Bits of Torah Truths, פרשת מקץ, Parashat Miketz, Unrepentant until being Confronted with Sin?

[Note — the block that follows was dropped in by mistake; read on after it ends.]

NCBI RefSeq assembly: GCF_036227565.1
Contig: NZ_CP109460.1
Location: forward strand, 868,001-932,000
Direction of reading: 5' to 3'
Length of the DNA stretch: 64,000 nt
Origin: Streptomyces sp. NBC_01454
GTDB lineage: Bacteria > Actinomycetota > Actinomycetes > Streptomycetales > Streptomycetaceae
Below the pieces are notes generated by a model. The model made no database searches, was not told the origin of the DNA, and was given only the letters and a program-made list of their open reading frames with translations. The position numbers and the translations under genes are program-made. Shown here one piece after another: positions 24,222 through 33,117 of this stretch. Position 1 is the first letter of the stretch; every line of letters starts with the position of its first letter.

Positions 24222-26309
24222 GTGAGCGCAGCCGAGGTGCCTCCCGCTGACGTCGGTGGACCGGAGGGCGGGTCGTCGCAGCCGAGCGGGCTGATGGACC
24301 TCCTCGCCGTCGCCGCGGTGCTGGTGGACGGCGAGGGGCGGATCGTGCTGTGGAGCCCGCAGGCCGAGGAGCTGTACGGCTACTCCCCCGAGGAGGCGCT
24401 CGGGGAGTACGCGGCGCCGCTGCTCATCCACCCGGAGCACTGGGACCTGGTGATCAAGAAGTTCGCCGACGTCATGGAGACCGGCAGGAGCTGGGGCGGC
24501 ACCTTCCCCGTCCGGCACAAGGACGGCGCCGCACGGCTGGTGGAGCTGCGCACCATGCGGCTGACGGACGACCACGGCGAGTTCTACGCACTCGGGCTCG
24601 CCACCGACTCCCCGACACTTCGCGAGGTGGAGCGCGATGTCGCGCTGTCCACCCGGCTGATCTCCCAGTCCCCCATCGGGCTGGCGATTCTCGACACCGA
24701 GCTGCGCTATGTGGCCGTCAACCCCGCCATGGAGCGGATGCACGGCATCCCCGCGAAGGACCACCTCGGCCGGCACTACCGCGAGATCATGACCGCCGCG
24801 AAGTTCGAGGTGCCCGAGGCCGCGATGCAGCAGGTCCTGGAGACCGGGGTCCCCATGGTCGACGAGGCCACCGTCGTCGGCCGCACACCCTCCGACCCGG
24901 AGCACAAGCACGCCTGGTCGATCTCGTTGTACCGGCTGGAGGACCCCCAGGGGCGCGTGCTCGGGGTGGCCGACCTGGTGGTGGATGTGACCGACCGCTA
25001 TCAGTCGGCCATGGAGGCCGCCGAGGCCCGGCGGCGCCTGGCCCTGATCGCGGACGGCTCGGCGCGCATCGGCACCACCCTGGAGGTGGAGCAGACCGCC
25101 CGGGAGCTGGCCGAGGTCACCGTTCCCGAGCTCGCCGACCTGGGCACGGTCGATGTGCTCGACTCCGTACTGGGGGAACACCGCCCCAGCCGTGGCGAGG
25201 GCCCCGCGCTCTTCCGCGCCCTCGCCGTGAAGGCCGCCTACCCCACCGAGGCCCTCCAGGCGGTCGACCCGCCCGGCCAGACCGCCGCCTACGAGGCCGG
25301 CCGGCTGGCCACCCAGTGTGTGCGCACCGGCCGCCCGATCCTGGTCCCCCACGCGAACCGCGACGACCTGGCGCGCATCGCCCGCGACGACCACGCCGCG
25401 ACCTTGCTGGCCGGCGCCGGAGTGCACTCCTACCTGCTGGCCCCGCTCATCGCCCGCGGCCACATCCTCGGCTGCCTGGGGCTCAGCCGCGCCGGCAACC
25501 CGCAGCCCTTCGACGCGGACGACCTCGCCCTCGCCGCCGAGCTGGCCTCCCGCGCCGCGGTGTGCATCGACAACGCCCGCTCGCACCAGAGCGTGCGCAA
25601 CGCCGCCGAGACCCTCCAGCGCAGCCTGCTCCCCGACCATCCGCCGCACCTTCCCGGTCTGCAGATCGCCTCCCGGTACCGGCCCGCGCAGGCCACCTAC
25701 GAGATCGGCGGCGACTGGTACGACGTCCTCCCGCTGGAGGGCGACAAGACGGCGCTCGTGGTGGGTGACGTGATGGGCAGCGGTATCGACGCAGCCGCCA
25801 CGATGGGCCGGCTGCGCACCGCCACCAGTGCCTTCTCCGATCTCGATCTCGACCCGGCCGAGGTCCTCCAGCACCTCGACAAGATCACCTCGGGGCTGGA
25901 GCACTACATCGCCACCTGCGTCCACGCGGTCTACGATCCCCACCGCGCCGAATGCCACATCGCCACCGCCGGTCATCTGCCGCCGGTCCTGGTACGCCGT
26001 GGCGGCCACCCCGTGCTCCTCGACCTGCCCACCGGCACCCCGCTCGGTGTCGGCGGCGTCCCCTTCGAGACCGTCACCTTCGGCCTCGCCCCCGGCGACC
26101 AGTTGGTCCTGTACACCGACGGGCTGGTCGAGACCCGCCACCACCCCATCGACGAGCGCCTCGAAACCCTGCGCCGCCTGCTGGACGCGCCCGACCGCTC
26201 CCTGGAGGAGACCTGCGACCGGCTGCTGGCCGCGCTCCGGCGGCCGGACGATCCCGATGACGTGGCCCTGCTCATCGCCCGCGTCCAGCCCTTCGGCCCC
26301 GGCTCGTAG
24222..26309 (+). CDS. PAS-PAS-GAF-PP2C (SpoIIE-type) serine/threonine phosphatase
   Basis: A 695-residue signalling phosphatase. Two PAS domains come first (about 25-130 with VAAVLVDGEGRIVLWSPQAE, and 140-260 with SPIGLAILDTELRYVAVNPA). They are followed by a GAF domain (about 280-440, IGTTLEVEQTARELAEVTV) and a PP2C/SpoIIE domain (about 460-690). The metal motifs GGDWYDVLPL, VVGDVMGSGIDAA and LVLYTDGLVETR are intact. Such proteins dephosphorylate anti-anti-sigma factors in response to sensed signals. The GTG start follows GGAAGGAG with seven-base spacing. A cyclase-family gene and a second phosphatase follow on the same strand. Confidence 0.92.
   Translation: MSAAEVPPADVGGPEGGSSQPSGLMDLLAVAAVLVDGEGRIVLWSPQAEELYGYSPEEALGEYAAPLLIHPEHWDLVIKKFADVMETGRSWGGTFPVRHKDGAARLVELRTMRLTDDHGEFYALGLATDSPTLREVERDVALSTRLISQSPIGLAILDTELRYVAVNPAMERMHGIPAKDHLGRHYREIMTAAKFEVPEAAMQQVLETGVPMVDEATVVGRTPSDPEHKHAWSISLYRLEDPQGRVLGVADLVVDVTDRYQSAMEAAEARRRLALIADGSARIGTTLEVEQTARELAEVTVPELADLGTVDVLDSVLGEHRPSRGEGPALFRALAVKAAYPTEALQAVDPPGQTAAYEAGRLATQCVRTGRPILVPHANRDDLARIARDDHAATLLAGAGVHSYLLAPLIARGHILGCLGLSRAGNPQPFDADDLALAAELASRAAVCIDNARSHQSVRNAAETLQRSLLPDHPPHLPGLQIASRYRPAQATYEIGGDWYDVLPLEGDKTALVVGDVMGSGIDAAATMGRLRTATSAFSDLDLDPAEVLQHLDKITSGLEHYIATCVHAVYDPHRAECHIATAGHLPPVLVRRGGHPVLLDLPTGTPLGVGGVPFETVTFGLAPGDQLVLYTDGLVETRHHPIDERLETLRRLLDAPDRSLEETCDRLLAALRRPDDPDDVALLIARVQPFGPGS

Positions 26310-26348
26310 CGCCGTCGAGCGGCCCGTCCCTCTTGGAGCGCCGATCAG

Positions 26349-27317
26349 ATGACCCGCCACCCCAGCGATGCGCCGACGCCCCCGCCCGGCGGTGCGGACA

In this week’s Torah portion, Parashat Miketz, we read the following, Bereshit / Genesis 42:5 So the sons of Israel came to buy grain among those who were coming, for the famine was in the land of Canaan also. 42:6 Now Joseph was the ruler over the land; he was the one who sold to all the people of the land. And Joseph’s brothers came and bowed down to him with their faces to the ground. 42:7 When Joseph saw his brothers he recognized them, but he disguised himself to them and spoke to them harshly. And he said to them, ‘Where have you come from?’ And they said, ‘From the land of Canaan, to buy food.’ 42:8 But Joseph had recognized his brothers, although they did not recognize him. 42:9 Joseph remembered the dreams which he had about them, and said to them, ‘You are spies; you have come to look at the undefended parts of our land.’ 42:10 Then they said to him, ‘No, my lord, but your servants have come to buy food. 42:11 ‘We are all sons of one man; we are honest men, your servants are not spies.’ 42:12 Yet he said to them, ‘No, but you have come to look at the undefended parts of our land!’ (NASB) A lot can be drawn out of these seven verses, we read how the Lord established Joseph above all people as a ruler. His brothers come to buy food, he recognized them, they did not recognize him. Their inability to recognize him may be spiritual in the sense how their hearts were seared with hatred for their brother, leading to murder, selling him into slavery, and then believing he was dead. Though they did not physically murder him, selling him into slavery was considered a death sentence. Joseph tests his brothers to see if they have changed or if they have continued to walk in the way of the wicked. Something to note in the story of Joseph and his brothers was his brothers were not repentant until they were confronted with some insurmountable thing where they had to trust in the Lord God of Israel and confess their sins. Looking at the rabbis, the commentaries such as Chizkuni on Bereshit / Genesis 42:12 Part 1, Rashbam on Bereshit / Genesis 42:12 Part 1, Rashi on Bereshit / Genesis 42:12 Part 1, Sforno on Bereshit / Genesis 42:12 Part 1 and 2, and Siftei Chkhamim on Bereshit / Genesis 42:12 Part 1, all these commentaries speak of Joseph’s brothers saying that they did not enter into Egypt through the same gate. They took different gates, different paths to the same location to buy food. Each commentary states that Joseph knew this which is why he questioned His brothers in the way that he did saying they are spies. Why do you think the rabbis focus upon this entering through differing gates? What are the Rabbis are trying to draw out from the text? There may be something about not traveling together, traveling separately which suggests they were not all of the same mind. This draws in the idea or concept of “all religions are simply different paths up the same mountain.” The problem with this form of reasoning is related to the journey one is taking in seeking the Lord and the fact that separate but equal does not work. All who are seeking the same goal but taking differing paths is not enough. The path we take changes us and forms who we are. How we perceive the Lord God in heaven will in part be determined by the spiritual journey one is taking, how we have dealt with obstacles on our path, and the manner in which we strive in our walk before the Lord. By choosing a different path than what is laid out in Scripture, one’s understanding of God, who He is will be different. The biblical context always draws in the marriage relationship with God. If we consider the marriage relationship, people of the same faith tend to be happier as opposed to those of differing faiths. Religion affects things that affect our marriages, for example, how we spend our time, how we spend our money and how we raise our children, etc. These are issues that are significant because they relate to the way in which we live for the Lord (faithfulness), how we understand who God is, how we treat others (i.e. what we want to instill in our children as considered good biblical values of morality and love), and to having a basis (a standard) for living. When we read that Joseph’s brothers each took a separate path to the same location to buy food, this draws in a particular context that leads to Joseph’s reasons for questioning his brothers in the way that he did. Their repentance and confession of their sins is related to their being confronted with an insurmountable obstacle. The lesson that we may learn from this week’s Torah portion is not to wait until we are confronted with an insurmountable problem before turning from sin and turning to the Lord. Our hope and our salvation is found in the Lord God of Israel and His Messiah Yeshua. If we are not seeking Him daily, we will not grow in our lives and relationship with the Lord. This will lead to the Lord moving in a way to draw us back to our first love, to Him and His ways. That journey may not be so enjoyable as opposed to taking action now and rejoicing in the blessings He is providing.